Sunday, 14 December 2008
The weather during the week was cold, but dry and at times sunny, so it was a pleasure to be outside. Ben pulled out a load of thistles and nettles from one of the paddocks, it's surprising what an effect this will have on these weeds in the coming summer. He also split a load of wood, not using the condemned chop saw, but using the log splitter, as well as the usual feeding and stocking up the hay racks with hay.
On Saturday we awoke to heavy rain, and boy did it rain, we had a water plume down the back field so after feeding up there was only one place to be and that was in the house, and that's exactly what I did and spent most of the time sorting and carding some fleeces.
Today is fine, if a little foggy and the land is so wet, you really don't want to be walking on it. So I spent the day in the office, doing paperwork and changing the computerised accounts system to work out the new rate of VAT . It took for ever to do, but now it's done I won't have to do it over the Christmas holidays as I normally do.
Next week is the last full week before Christmas and despite Tim being in hospital I've got all my Christmas cards written and posted out and most of the presents sorted out. Thank goodness for on line shopping!!!!!!
We've had a couple of trips out into Whitby, the first on Tuesday for Tim to get a new prescription for his glasses. He walked so slowly that snails were hooting at him so they could pass, and he was totally wiped out for the next 2 days. His new glasses were ready on Friday and though he was still walking slowly, he was not as bad.
Once you loose the use of one arm, you start to realise just how much you use it and here are some task to try with one hand -
- Fasten shirt/blouse buttons
- Wash the arm pit of the one hand you can use - in Tim's case - the right arm pit
- Tie shoe laces
- Fasten an open ended zip
- Get wine from a wine box
- Open child proof medicine bottles
The list is endless, but these few will get you thinking.
People from the village have been great and so have our families, but Tim has been told, that just because he's hurt his hand, it's no excuse not to go carol singing later in the month!!!!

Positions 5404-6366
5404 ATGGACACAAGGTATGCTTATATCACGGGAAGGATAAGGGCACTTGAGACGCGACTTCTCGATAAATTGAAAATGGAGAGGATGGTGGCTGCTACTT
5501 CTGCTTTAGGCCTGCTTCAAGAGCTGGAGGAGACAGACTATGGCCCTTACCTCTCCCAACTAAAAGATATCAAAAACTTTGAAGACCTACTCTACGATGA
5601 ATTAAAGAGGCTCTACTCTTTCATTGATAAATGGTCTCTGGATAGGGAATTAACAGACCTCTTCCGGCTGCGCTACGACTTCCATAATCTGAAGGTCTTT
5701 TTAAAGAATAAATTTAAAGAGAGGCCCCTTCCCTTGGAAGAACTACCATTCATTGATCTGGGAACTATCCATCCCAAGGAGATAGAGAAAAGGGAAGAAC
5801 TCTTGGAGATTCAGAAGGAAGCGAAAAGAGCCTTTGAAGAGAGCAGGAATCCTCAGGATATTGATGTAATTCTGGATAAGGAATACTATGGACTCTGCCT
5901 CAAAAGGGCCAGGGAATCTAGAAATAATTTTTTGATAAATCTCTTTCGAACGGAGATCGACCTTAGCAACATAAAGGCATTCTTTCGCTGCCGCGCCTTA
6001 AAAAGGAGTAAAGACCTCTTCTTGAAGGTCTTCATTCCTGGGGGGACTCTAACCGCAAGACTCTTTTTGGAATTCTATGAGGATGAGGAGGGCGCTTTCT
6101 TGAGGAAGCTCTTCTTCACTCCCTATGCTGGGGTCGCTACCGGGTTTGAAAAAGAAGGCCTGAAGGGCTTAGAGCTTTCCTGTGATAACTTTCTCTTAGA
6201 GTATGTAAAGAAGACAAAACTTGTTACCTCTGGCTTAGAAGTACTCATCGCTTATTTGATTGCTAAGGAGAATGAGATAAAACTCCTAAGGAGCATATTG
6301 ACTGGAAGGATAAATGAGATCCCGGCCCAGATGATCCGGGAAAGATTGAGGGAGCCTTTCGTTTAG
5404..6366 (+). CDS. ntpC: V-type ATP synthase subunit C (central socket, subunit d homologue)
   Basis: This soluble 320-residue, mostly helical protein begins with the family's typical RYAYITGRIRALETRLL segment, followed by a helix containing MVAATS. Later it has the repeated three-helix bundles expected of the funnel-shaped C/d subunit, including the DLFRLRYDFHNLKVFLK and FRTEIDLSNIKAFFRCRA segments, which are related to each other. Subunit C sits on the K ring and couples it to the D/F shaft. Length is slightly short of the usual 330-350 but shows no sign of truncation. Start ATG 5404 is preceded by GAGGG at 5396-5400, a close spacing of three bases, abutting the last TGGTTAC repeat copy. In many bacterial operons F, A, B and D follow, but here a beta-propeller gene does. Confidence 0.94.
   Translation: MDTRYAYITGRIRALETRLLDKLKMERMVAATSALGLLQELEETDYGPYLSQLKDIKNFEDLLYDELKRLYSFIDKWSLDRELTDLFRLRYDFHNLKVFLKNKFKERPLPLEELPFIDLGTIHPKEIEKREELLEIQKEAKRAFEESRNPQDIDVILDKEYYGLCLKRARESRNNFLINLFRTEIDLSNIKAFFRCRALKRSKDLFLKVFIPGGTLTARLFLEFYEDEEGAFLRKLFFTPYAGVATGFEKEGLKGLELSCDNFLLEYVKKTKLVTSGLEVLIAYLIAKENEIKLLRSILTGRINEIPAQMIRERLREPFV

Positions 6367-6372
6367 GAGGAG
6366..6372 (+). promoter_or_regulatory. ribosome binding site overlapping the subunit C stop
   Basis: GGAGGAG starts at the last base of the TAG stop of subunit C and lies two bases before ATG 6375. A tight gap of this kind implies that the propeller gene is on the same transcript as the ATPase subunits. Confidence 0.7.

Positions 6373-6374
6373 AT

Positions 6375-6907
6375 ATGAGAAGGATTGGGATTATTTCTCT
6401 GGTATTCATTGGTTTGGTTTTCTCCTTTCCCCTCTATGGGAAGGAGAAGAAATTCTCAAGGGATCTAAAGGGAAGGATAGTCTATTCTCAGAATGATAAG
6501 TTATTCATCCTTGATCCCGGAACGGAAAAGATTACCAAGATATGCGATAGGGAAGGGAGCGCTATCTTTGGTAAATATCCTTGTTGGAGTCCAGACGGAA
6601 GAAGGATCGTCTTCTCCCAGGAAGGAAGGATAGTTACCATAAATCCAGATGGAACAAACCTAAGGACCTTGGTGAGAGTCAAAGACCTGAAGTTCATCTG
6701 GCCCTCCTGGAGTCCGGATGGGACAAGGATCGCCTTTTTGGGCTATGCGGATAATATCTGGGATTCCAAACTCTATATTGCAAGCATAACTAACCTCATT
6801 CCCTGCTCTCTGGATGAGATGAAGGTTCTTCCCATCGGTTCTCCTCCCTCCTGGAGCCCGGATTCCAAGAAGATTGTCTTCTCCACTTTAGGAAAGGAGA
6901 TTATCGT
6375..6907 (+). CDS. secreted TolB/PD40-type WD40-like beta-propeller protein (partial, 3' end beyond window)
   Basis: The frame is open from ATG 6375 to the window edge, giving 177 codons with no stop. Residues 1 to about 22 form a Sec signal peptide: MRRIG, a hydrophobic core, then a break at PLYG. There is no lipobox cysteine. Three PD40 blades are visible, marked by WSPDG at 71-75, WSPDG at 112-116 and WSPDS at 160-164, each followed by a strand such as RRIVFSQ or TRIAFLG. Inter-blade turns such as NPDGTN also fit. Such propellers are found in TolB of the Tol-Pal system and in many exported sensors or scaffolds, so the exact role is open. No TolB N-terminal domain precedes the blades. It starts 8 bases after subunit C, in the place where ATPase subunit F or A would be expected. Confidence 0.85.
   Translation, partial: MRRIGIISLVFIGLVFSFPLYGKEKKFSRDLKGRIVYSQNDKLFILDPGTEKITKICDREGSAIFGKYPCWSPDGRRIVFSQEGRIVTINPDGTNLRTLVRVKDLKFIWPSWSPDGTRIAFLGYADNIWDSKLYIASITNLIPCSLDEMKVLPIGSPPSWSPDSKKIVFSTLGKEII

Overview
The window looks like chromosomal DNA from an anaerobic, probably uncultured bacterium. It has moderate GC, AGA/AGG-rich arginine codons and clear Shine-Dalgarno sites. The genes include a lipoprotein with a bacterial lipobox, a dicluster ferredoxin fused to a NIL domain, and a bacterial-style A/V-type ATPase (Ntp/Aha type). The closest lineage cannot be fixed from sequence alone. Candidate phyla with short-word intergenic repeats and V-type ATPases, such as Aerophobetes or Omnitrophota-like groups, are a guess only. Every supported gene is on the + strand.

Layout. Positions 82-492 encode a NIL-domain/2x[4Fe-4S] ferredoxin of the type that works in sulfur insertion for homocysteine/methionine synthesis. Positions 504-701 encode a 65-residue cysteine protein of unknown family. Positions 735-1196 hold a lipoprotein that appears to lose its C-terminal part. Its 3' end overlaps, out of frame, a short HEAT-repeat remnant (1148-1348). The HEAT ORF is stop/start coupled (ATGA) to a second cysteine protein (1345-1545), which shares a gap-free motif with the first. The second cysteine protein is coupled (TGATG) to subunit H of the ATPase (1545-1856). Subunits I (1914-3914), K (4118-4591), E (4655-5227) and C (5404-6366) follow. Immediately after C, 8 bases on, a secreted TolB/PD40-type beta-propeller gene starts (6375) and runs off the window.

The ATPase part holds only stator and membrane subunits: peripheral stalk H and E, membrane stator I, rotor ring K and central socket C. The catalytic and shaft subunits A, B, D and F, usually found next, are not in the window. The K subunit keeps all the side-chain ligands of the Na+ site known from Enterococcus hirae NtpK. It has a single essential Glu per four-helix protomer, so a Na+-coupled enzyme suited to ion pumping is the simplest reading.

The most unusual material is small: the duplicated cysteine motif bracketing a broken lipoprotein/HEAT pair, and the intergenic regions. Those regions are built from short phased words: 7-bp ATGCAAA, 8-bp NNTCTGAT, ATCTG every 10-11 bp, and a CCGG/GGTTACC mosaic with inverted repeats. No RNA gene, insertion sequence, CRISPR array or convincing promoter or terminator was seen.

On his release from hospital, speaking to the consultant we've learnt a bit more about what has been done to Tim's hand. One thing the surgeon has done is re route a blood supply from above his elbow, over the top of his thumb to feed the new skin graft. This has meant that the splint he's been fitted with can't have a strap across the thumb to hold it in place. It gave the hand therapist a bit of a challenge. But the exercises she gave Tim are giving him a challenge as well. He has to do them 4 times a day, anymore and it won't help, any less and he will have problems moving his fingers!!!!
Sunday, 7 December 2008
After dashing backwards and forwards to the hospital, I've had to stock the hay racks up on a daily basis as we've had quite a bit of snow. I've had to move the ewes back into fields with shelters, thankfully they are all bucket trained, so they moved no problem, especially as the hay racks were also full of fresh hay. They will now stay in these fields until the rams are moved out in a couple of weeks time, when all the ewes will be put back together as one flock and by opening different field gates they will have access to shelter and new grass.
Today Scooby called to help change the raddle colours for Isaac and Hector, a quick job with 2, but a nightmare for me on my own. Scooby has one problem, he's very long sighted so couldn't see the split pin that holds the raddle chalk in place, but I'm so used to doing it, I can release them no problem.
The 3 ram lambs that were in the barn are now out in a small paddock as they are now not due to go to the abattoir until the New Year, and there is no reason for them to be in the barn now until after Christmas.
Well we will see what next week brings!!!!!
Saturday, 6 December 2008
The 6 hour operation on Wednesday on the the skin graft has been successful. I was snowed in on Thursday so I couldn't get to visit him, though a friend who lives 10 mins from the hospital popped in to see him that night and rang me to say that he looked well, if a little tired.
Thursday night, Tim had a bad night there were concerns about his skin graft, so it was redressed and he was given more antibiotics throughout the night. By the time I saw him on Friday afternoon, he was absolutely shattered and he felt as if he was not getting any better.
Today, after a good nights sleep, and with all the drip lines out of him, he was sat up out of bed, looking an awful lot better and he'd also been told that he may be coming home on Monday if a special light weight splint can be made up for him. So that's good news. But when he does come home he's to do absolutely nothing!!!!!
Wednesday, 3 December 2008
The downside is that today he had to undergo another long op as the skin graft had not taken, he's also been moved to a high dependency ward for the time being, I think it's to ensure that the graft takes this time. He's out of surgery now and "doing well" according to the hospital.
I saw Tim yesterday afternoon and he was very groggy and we either speak or text at other times. On the whole he's doing O.K, but he will be in hospital for about a week if not longer.
It will take at least 3 months for his hand to be fully recovered and for him to have full strength in it. It's going to be a long slow process......
Tuesday, 2 December 2008
He rang me at 5.30 this morning and he sounded a lot happier than he did yesterday morning, he was very worried to say the least when I'd seen him yesterday morning. I should know a bit more later today when the doctor has done his morning rounds. The dogs are a little lost, Deefa keeps going into the barn looking for Tim and Holly is subdued.
Thanks for all your comments, calls and email's and I'll pass your regards onto Tim later today.